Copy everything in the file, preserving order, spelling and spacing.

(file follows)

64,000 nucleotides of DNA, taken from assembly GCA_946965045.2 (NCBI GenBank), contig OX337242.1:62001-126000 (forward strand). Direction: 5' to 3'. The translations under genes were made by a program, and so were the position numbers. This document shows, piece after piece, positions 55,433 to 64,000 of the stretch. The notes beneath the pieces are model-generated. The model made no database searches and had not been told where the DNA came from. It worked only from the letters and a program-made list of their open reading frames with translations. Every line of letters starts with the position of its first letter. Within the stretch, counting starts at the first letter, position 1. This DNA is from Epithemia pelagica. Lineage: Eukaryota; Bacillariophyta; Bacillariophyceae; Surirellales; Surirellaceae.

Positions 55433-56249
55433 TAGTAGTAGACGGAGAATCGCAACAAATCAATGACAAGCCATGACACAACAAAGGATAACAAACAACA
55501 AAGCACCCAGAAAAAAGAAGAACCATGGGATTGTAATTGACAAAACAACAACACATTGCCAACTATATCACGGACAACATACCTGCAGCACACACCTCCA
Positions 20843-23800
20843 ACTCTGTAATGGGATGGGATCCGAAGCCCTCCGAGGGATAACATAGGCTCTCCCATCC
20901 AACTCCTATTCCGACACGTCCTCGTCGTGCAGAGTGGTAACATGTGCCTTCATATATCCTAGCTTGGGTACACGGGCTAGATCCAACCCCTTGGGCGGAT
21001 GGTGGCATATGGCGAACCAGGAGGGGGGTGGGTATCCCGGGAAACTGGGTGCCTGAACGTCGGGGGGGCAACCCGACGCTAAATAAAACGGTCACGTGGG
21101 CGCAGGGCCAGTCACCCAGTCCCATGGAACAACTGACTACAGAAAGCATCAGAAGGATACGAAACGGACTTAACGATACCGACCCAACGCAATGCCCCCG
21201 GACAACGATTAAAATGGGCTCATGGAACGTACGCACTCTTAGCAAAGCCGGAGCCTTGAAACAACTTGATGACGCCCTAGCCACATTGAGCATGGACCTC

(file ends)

64,000 nucleotides of DNA, taken from assembly GCA_946965045.2 (NCBI GenBank), contig OX337242.1:62001-126000 (forward strand). Direction: 5' to 3'. The translations under genes were made by a program, and so were the position numbers. This document shows, piece after piece, positions 55,433 to 64,000 of the stretch. The notes beneath the pieces are model-generated. The model made no database searches and had not been told where the DNA came from. It worked only from the letters and a program-made list of their open reading frames with translations. Every line of letters starts with the position of its first letter. Within the stretch, counting starts at the first letter, position 1. This DNA is from Epithemia pelagica. Lineage: Eukaryota; Bacillariophyta; Bacillariophyceae; Surirellales; Surirellaceae.

Positions 55433-56249
55433 TAGTAGTAGACGGAGAATCGCAACAAATCAATGACAAGCCATGACACAACAAAGGATAACAAACAACA
55501 AAGCACCCAGAAAAAAGAAGAACCATGGGATTGTAATTGACAAAACAACAACACATTGCCAACTATATCACGGACAACATACCTGCAGCACACACCTCCA
Positions 20843-23800
20843 ACTCTGTAATGGGATGGGATCCGAAGCCCTCCGAGGGATAACATAGGCTCTCCCATCC
20901 AACTCCTATTCCGACACGTCCTCGTCGTGCAGAGTGGTAACATGTGCCTTCATATATCCTAGCTTGGGTACACGGGCTAGATCCAACCCCTTGGGCGGAT
21001 GGTGGCATATGGCGAACCAGGAGGGGGGTGGGTATCCCGGGAAACTGGGTGCCTGAACGTCGGGGGGGCAACCCGACGCTAAATAAAACGGTCACGTGGG
21101 CGCAGGGCCAGTCACCCAGTCCCATGGAACAACTGACTACAGAAAGCATCAGAAGGATACGAAACGGACTTAACGATACCGACCCAACGCAATGCCCCCG
21201 GACAACGATTAAAATGGGCTCATGGAACGTACGCACTCTTAGCAAAGCCGGAGCCTTGAAACAACTTGATGACGCCCTAGCCACATTGAGCATGGACCTC